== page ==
The company accused of supplying a halal lamb burger contaminated with pork to Leicester schools is claiming new information shows the product did not contain any pork after all. It is now considering legal action.

Leicester city council last week said a frozen halal lamb burger produced by Paragon Quality Foods had tested positive for pork DNA and was removed from school menus. The council said tests indicated the burger contained between 10% and 50% pork, and was likely to have been contaminated deliberately.

But Paragon today challenged the council’s test results and methodology, and said it was now clear its burger did not contain any pork. Leicester city council’s finding “was not based on a formal controlled sample in which samples are retained for further independent analysis,” MD Metin Pekin said in a statement.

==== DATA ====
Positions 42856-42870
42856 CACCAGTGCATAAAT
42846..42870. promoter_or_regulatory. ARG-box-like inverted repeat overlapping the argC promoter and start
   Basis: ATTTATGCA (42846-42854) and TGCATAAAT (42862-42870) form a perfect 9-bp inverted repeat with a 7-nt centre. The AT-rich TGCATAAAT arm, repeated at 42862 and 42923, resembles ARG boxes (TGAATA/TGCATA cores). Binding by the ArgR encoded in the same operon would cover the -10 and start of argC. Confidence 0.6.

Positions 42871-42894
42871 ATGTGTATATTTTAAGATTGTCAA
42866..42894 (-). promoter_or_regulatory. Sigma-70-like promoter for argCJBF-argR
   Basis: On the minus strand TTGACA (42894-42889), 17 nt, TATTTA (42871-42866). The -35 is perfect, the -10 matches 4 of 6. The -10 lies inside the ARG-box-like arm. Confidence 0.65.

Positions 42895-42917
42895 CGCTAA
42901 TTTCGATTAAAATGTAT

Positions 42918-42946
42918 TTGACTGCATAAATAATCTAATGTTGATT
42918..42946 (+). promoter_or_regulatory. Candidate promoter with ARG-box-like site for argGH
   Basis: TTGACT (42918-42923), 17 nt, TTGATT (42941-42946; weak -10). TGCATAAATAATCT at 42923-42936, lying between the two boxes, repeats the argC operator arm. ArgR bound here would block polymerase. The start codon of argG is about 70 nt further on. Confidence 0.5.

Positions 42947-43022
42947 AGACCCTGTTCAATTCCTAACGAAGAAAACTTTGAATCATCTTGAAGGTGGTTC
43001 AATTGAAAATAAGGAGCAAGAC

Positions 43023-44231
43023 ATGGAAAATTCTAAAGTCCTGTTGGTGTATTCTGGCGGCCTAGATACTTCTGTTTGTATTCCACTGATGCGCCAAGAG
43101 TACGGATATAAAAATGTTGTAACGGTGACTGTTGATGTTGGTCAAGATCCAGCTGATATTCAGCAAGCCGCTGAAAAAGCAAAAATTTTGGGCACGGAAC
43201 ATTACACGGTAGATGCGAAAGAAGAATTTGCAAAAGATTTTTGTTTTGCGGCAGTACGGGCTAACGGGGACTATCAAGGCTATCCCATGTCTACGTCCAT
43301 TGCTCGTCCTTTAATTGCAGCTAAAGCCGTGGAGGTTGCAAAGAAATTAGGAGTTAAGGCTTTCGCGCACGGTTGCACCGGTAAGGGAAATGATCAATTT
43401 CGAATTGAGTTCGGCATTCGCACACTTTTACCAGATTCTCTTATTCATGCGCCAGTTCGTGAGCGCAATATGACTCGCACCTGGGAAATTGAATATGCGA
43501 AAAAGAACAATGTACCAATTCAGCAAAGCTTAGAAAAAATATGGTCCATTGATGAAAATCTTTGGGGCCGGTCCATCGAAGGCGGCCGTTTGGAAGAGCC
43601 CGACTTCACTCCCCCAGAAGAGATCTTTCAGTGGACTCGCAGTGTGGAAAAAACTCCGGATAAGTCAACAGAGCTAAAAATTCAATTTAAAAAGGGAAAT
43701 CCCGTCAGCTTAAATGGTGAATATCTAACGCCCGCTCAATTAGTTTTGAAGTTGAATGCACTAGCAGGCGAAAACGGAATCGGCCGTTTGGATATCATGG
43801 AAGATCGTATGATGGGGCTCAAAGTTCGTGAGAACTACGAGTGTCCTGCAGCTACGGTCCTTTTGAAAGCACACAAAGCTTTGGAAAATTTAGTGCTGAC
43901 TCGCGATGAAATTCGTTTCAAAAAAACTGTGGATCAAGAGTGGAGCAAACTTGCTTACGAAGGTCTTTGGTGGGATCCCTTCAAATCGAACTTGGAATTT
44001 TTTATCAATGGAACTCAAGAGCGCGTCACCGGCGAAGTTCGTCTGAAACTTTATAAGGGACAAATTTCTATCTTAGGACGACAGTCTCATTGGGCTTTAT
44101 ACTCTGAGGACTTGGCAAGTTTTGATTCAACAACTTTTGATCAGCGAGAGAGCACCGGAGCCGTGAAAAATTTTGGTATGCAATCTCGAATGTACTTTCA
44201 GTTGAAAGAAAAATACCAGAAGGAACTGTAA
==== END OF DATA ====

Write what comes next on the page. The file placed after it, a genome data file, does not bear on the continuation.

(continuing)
“We have since obtained the DNA data upon which this report was based and sent it to an independent specialist. Based on the conclusion of this specialist, Paragon is satisfied and pleased to announce that the DNA data in actual fact show that the burger should have been declared as pork free.”

Nine formal tests conducted by Leicester city council on other batches of Paragon halal lamb burgers had also all come back negative for pork, he added.

Paragon said its good reputation had been damaged by the council’s allegations, and a spokesman added the company was currently seeking legal advice.

A council spokesman said the council was still waiting for detailed results for a second test on the affected batch of burgers. These results had initially been expected to come in this week but are now due next week.

“We can confirm that we have commissioned our own tests on different batches of the burgers removed from our schools,” he added. “However, as this is part of an active investigation we can’t comment on the findings of those tests, as this may prejudice any future legal proceedings.”